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Why Demo When You Can Deconstruct?

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Sustainability

Why Demo When You Can Deconstruct?

While the obstacles are considerable, the Kendeda Building for Innovative Sustainable Design, at the Georgia Institute of Technology in Atlanta, offers an example of what’s possible.


September 1, 2021
Salvaged wood window frames
Photo: stock.Adobe.com

Finding new life for used building materials might be gaining momentum, but there are challenges for the salvaged materials market such as scaling up for large commercial projects and growing from niche to massive.

While the obstacles are considerable, the Kendeda Building for Innovative Sustainable Design, at the Georgia Institute of Technology in Atlanta, offers an example of what’s possible.

It was designed to meet the Living Building Challenge, which requires, among many other standards, the incorporation of salvaged materials — specifically, one salvaged item for every 500 square meters of design. Jimmy Mitchell, a sustainability engineer at Skanska USA, the construction manager for the project, said he wanted to do more than simply bring in some repurposed furniture or fixtures. He felt an obligation to aim for “massive salvage.”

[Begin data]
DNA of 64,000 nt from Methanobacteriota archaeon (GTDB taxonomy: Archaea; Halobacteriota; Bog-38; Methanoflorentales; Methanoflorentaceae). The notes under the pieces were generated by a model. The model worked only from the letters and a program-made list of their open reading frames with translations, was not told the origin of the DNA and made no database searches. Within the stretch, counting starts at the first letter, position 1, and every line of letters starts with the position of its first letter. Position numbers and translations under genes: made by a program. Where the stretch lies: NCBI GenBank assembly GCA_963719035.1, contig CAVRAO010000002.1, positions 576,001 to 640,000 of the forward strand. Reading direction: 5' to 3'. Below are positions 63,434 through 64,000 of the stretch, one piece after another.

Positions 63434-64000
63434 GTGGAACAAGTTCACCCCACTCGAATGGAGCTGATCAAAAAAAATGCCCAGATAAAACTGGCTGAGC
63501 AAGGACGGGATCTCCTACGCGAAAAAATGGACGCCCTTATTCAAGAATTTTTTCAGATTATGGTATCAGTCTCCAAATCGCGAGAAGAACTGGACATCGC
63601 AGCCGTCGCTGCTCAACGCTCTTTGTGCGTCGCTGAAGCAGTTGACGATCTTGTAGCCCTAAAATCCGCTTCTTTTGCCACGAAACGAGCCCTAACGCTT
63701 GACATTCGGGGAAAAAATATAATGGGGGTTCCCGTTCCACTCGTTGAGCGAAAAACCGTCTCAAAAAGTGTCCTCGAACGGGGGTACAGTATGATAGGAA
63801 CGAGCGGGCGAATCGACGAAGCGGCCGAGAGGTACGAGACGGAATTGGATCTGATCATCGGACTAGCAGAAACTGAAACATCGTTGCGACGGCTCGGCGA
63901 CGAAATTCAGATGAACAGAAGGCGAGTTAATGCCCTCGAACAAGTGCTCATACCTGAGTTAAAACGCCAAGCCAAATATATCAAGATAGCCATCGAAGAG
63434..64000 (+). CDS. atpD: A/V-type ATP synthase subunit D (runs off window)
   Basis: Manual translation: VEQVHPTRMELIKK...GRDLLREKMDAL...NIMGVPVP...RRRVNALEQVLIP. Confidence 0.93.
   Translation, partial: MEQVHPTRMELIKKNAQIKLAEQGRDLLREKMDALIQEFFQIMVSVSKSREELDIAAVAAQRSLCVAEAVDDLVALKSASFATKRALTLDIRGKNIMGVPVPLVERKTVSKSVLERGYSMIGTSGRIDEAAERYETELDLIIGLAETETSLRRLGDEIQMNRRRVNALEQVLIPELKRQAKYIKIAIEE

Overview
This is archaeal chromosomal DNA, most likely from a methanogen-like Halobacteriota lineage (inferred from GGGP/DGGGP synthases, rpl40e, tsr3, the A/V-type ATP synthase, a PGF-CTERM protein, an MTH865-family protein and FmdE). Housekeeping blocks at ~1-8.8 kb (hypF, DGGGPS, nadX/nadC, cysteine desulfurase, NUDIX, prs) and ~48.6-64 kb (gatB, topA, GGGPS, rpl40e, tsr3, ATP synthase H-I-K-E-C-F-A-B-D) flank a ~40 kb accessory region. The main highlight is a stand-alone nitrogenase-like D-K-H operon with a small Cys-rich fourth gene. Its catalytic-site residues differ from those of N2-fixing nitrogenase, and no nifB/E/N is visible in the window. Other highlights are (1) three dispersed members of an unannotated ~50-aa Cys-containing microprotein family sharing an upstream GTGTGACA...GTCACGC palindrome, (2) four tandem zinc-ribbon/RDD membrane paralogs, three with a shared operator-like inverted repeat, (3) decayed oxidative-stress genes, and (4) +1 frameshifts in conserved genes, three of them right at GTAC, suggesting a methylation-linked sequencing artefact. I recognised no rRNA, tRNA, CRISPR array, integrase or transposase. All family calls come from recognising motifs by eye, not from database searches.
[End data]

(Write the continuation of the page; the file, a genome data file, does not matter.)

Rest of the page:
So he asked the Lifecycle Building Center, an Atlanta store that sells donated materials for reuse, to source as many used two-by-fours as it could get. The boards would be incorporated into the building’s wooden floor decks, alternated between new two-by-sixes, which would hold up the weight. The two-by-fours would function as spacers, creating an aesthetically pleasing pattern.

Lifecycle, where Mr. Mitchell is a board member, came through with 25,000 linear feet of two-by-fours, all salvaged from television and movie sets from Georgia’s thriving film industry. That was enough, when nailed together with the new boards, to form 125 floor panels of the 498 required.

The design team also drew other used materials from campus buildings undergoing renovations. Thick pine boards from one became stair treads, and slate roof tiles from another were refashioned into bathroom wall tiling.

The building, funded by the Kendeda Fund, opened in the fall of 2019. It achieved certification in April after a 12-month evaluation of its operations.


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